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January 10, 2005

They call it sleep

A sleep researcher in NC has just launched a very interesting blog called Circadiana, which I found via BoingBoing. I really enjoyed his post Circadiana: Everything You Always Wanted To Know About Sleep (But Were Too Afraid To Ask). (David, I hope you read it!)

The author says a lot on the subject that I've believed for some time... the difference being that he has research data to back him up. I really do believe that the social and business constraints (or lack thereof) around sleep are one of the major causes of illness--right behind smoking and obesity. Coturnix, as the author calls himself, also points out some fascinating research on sleep cycles and their relation to depression and bipolar disorder.

He makes a great argument that there is almost as much ignorance and cultural weirdness about sleep in this country as about sex. And Coturnix clearly lays out certain salutary relations between the two that I have always believed in:

Make a routine in the evening. The last 2-3 hours before bedtime stay out of the bedroom (bedroom is only for sleep and sex), and switch off all the screens: no TV, no computer, no gameboy. Reading a book while sitting in an armchair in the living room is fine. Just sitting on the porch and thinking will help you wind down. As the evening progresses gradually turn down the lights. Once the bedtime arrives, go to the bedroom, go to bed, switch off the light (pitch darkness) and go to sleep if you can. If you cannot, get up for a few minutes, but keep your lights dim, still no screens, no caffein, no food.

Of course, all of the above are the strategies to shift your clock to a "socially accepted" phase. But you are not crazy or sick. It is the societal pressure to get up at a certain time that is making you sick. Try to get a job that fits your natural schedule. Work at night, sleep during the day (in a pitch-dark, light-tight, sound-proof room) and enjoy life in all its quirkiness.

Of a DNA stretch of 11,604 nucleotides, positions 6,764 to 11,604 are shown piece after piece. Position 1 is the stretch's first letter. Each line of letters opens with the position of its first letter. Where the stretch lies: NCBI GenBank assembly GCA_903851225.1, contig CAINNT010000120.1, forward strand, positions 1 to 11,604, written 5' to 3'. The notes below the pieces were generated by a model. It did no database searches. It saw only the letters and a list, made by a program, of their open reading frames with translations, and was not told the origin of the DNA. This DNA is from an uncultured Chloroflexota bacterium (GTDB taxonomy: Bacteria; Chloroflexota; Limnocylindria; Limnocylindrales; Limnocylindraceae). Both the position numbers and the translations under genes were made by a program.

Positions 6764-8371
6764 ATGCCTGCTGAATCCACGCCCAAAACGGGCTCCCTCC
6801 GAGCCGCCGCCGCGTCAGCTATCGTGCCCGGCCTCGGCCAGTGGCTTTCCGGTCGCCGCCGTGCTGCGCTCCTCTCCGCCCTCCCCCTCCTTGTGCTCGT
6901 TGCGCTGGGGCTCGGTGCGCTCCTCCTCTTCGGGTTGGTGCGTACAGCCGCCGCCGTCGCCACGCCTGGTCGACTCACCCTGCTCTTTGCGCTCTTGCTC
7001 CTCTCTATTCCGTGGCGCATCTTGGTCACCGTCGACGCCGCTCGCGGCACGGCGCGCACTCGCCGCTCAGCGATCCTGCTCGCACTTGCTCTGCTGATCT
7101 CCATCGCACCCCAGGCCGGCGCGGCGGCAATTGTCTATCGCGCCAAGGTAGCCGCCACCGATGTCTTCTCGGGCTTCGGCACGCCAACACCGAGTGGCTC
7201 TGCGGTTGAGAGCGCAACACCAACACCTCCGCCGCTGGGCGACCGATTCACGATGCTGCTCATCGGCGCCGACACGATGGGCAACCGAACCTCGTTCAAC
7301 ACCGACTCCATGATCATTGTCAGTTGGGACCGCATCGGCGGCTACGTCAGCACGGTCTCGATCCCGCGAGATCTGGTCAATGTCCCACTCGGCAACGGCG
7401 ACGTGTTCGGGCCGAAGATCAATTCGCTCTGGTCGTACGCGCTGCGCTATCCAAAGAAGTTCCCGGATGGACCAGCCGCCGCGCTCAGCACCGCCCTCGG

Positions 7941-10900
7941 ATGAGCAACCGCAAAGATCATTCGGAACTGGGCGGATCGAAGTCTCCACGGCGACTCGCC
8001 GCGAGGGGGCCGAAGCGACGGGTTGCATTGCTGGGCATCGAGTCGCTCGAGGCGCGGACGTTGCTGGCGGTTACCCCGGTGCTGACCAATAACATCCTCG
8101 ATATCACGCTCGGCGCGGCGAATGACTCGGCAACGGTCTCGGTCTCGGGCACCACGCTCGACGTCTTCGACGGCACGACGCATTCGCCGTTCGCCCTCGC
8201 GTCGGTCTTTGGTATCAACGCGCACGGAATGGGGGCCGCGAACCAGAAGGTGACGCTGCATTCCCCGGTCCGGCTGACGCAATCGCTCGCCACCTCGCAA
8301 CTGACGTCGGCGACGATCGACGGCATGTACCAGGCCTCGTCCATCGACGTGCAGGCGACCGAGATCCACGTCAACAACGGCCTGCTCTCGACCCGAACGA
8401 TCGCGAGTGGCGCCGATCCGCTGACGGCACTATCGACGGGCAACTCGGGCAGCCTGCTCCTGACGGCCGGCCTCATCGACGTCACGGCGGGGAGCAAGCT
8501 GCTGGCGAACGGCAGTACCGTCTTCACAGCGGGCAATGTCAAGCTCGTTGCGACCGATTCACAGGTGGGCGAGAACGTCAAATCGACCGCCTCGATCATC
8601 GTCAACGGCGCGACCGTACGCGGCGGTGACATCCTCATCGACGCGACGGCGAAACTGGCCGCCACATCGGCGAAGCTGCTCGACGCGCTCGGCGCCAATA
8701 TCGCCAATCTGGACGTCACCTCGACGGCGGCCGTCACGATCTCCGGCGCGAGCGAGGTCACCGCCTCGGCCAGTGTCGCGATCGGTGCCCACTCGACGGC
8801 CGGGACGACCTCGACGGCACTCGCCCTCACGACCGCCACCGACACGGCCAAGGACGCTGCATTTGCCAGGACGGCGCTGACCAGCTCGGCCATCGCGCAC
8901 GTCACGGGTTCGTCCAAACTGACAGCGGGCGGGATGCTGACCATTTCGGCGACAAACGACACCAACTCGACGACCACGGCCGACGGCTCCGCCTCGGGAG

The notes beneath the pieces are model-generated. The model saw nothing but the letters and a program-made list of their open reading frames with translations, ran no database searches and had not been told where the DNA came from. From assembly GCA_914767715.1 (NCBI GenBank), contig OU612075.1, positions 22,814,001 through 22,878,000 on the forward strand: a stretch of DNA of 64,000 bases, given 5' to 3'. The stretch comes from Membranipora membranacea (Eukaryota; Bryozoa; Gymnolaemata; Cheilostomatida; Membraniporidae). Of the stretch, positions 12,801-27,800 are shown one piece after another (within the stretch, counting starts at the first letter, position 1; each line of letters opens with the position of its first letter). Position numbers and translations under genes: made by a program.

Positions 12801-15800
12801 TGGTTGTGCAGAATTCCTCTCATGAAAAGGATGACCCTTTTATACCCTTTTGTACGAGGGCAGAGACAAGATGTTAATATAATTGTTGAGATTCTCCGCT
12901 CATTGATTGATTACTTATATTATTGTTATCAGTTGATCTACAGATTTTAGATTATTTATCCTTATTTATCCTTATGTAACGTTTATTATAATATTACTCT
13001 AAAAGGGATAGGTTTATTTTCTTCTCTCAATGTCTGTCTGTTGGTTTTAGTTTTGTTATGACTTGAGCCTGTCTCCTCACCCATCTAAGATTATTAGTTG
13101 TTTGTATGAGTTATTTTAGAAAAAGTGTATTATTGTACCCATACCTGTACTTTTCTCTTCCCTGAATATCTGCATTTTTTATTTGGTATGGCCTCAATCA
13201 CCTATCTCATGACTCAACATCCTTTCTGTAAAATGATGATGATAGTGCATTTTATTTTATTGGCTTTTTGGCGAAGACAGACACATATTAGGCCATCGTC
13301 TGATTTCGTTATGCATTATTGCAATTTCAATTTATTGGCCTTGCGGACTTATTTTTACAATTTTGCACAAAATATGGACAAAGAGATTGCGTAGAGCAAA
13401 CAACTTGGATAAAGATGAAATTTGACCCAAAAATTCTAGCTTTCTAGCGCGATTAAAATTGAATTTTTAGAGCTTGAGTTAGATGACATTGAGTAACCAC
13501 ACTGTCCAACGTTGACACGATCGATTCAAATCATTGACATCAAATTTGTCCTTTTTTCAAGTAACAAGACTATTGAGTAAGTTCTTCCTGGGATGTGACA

If you need to go to the bathroom in the evening or during the night, do not turn on the light. Can't you find your vital organs in the dark? If neccessary, a very dim nightlight (or indirect light from the hall) is OK. If you wake up in the middle of the night, do not get up or switch on the light. Have sex instead. Hopefully your partner will enjoy being woken up by your kinky activities. You will both crash into pleasant deep sleep afterwards.

Those of you who know me know how much trouble I have sleeping, and how happy I would be if I could shift my schedule later to fight my natural night-owl tendencies. But as both work and husband expect me to hew to certain norms, I'm going to use the good info provided on Circadiana to do a better job of passing for a "lark."

Posted by jay at January 10, 2005 02:16 PM | TrackBack
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There was an interesting article in Men's Journal in December of 2003 that discussed how we don't really need 8 hours of sleep. In fact, some people operate at a higher level with very little sleep (generals in war time for example). There's even a drug out there being tested that helps you operate with virtually no sleep for days and no ill effects. I can't imagine that you can go on like that without the need for some serious recharging, but it's an interesting theory nontheless.

Posted by: Annett on January 14, 2005 11:15 AM

Finally, sleep without guilt! I'm hopelessly larkish, I used to say I was 'solar powered' - up with the sun and down when it's gone. We had to up the wattage in all our light fixtures at the foreign office just so I could stay up past 530, when the sun drops below the mountain, there. Here in our snowglobe, a modified hibernation seems a natural response to the cold and dark of winter.

On our recent travels south to Italy, we noticed that the Italians sealed themselves in to their houses mid-day, blinds bolted shut, town squares abandoned. Why? Napping, that's why. Culturally approved sleep. The downside (for the larks) was the late dinner hour, well past bedtime. It took extreme effort not to do a face plant in to the pasta.

FYI, National Workplace Napping day is April 4th.

Posted by: pam on January 16, 2005 10:50 PM
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